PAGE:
IDENTIFIABILITY OF A MARKOVIAN MODEL OF MOLECULAR EVOLUTION WITH GAMMADISTRIBUTED RATES
, 2008
"... Inference of evolutionary trees and rates from biological sequences is commonly performed using continuoustime Markov models of character change. The Markov process evolves along an unknown tree while observations arise only from the tips of the tree. Rate heterogeneity is present in most real data ..."
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Cited by 5 (2 self)
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Inference of evolutionary trees and rates from biological sequences is commonly performed using continuoustime Markov models of character change. The Markov process evolves along an unknown tree while observations arise only from the tips of the tree. Rate heterogeneity is present in most real data sets and is accounted for by the use of flexible mixture models where each site is allowed its own rate. Very little has been rigorously established concerning the identifiability of the models currently in common use in data analysis, although nonidentifiability was proven for a semiparametric model and an incorrect proof of identifiability was published for a general parametric model (GTR+Γ+I). Here we prove that one of the most widely used models (GTR+Γ) is identifiable for generic parameters, and for all parameter choices in the case of 4state (DNA) models. This is the first proof of identifiability of a phylogenetic model with a continuous distribution of rates.
1 Identifiability of 2tree mixtures for groupbased models
, 909
"... Abstract — Phylogenetic data arising on two possibly different tree topologies might be mixed through several biological mechanisms, including incomplete lineage sorting or horizontal gene transfer in the case of different topologies, or simply different substitution processes on characters in the c ..."
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Cited by 1 (0 self)
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Abstract — Phylogenetic data arising on two possibly different tree topologies might be mixed through several biological mechanisms, including incomplete lineage sorting or horizontal gene transfer in the case of different topologies, or simply different substitution processes on characters in the case of the same topology. Recent work on a 2state symmetric model of character change showed such a mixture model has nonidentifiable parameters, and thus it is theoretically impossible to determine the two tree topologies from any amount of data under such circumstances. Here the question of identifiability is investigated for 2tree mixtures of the 4state groupbased models, which are more relevant to DNA sequence data. Using algebraic techniques, we show that the tree parameters are identifiable for the JC and K2P models. We also prove that generic substitution parameters for the JC mixture models are identifiable, and for the K2P and K3P models obtain generic identifiability results for mixtures on the same tree. This indicates that the full phylogenetic signal remains in such mixtures, and that the 2state symmetric result is thus a misleading guide to the behavior of other models. I.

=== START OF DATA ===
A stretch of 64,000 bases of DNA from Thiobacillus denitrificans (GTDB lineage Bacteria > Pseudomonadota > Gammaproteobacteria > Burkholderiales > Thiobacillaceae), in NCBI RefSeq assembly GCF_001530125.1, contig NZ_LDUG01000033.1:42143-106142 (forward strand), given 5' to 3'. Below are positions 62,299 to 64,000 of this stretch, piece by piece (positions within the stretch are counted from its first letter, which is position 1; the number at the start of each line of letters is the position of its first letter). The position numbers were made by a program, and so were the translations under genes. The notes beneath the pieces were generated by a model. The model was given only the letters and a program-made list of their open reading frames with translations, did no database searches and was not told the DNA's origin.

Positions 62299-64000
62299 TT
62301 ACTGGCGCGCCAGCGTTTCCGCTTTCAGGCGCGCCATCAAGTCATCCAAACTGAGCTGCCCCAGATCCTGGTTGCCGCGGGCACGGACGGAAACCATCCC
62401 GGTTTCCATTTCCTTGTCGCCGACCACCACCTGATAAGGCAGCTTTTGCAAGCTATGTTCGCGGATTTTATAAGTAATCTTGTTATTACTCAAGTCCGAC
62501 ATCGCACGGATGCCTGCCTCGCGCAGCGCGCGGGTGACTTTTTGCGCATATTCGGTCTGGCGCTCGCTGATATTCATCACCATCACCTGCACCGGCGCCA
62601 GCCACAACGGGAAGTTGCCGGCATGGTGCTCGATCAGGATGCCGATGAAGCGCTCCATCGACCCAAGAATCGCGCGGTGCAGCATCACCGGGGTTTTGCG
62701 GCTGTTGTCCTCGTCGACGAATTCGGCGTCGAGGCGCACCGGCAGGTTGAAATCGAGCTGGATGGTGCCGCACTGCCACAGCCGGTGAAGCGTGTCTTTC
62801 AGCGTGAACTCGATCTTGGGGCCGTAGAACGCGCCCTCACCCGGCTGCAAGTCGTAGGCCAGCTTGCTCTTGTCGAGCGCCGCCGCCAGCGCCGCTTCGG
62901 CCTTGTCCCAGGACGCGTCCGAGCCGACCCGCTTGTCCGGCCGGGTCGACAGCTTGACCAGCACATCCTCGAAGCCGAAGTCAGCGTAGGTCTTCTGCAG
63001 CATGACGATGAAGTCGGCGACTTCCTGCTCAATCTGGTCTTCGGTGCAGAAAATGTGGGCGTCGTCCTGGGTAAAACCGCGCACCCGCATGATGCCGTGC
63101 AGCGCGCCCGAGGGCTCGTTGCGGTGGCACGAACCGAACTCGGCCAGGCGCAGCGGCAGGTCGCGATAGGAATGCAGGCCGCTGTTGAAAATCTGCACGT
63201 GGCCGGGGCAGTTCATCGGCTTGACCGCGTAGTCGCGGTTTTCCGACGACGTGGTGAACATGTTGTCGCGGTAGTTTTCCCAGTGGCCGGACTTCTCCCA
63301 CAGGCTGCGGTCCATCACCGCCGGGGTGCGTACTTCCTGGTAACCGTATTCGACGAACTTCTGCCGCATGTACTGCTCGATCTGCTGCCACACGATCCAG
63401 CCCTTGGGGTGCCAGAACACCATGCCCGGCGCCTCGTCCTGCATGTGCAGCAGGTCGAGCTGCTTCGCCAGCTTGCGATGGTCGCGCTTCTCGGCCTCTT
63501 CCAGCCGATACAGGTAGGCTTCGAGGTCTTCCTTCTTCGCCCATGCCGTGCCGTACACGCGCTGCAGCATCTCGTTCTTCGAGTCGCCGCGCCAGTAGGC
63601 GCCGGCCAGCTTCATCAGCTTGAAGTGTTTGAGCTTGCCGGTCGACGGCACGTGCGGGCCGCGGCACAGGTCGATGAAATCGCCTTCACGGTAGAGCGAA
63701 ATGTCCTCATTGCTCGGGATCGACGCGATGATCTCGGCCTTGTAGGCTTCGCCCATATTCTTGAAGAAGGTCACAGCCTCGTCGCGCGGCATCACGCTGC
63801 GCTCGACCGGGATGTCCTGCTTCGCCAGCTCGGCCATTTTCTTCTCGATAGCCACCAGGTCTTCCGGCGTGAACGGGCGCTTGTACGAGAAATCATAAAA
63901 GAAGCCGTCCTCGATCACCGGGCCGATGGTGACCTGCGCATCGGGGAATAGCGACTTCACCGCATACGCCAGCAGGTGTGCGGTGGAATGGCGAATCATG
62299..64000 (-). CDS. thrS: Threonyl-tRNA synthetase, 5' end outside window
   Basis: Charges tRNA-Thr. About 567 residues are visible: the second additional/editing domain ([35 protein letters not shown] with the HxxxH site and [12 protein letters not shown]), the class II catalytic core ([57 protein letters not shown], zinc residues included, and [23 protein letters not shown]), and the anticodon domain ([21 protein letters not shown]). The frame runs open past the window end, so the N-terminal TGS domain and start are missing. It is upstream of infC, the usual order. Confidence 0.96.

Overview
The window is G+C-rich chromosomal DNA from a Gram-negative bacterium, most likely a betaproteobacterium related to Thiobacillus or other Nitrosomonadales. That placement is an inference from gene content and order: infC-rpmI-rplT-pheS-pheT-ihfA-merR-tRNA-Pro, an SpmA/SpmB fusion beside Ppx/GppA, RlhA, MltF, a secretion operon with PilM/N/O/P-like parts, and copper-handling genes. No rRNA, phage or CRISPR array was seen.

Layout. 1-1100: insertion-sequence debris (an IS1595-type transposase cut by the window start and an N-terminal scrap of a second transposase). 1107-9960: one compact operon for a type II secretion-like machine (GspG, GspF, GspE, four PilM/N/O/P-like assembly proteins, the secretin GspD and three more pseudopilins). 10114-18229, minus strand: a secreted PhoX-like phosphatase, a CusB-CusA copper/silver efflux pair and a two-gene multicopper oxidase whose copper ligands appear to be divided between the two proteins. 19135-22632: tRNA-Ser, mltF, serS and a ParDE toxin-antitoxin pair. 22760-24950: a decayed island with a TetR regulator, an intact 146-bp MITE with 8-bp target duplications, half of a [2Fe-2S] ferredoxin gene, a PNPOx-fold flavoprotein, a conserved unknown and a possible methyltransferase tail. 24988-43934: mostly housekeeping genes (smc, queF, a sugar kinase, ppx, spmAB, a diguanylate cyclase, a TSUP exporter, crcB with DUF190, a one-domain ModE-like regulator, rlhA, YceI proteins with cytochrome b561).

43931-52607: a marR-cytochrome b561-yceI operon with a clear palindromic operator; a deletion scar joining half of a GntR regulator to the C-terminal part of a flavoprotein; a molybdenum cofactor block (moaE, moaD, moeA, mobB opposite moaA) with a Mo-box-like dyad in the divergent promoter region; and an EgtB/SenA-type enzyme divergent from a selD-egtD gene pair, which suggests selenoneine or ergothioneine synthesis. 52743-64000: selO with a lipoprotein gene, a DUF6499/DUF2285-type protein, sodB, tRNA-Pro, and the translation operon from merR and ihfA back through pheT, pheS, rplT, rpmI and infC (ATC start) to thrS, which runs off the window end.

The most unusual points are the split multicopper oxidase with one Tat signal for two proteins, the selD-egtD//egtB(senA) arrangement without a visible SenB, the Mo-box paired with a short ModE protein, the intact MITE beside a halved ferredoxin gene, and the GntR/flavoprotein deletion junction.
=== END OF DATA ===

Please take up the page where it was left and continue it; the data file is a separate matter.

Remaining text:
ORIGINAL ARTICLE Mixedup Trees: the Structure of Phylogenetic Mixtures
"... Abstract In this paper, we apply new geometric and combinatorial methods to the study of phylogenetic mixtures. The focus of the geometric approach is to describe the geometry of phylogenetic mixture distributions for the two state random cluster model, which is a generalization of the two state sym ..."
Abstract
 Add to MetaCart
Abstract In this paper, we apply new geometric and combinatorial methods to the study of phylogenetic mixtures. The focus of the geometric approach is to describe the geometry of phylogenetic mixture distributions for the two state random cluster model, which is a generalization of the two state symmetric (CFN) model. In particular, we show that the set of mixture distributions forms a convex polytope and we calculate its dimension; corollaries include a simple criterion for when a mixture of branch lengths on the star tree can mimic the site pattern frequency vector of a resolved quartet tree. Furthermore, by computing volumes of polytopes we can clarify how “common ” nonidentifiable mixtures are under the CFN model. We also present a new combinatorial result which extends any identifiability result for a specific pair of trees of size six to arbitrary pairs of trees. Next we present a positive result showing identifiability of ratesacrosssites models. Finally, we answer a question raised in a previous paper concerning “mixed branch repulsion ” on trees larger than quartet trees under the CFN model.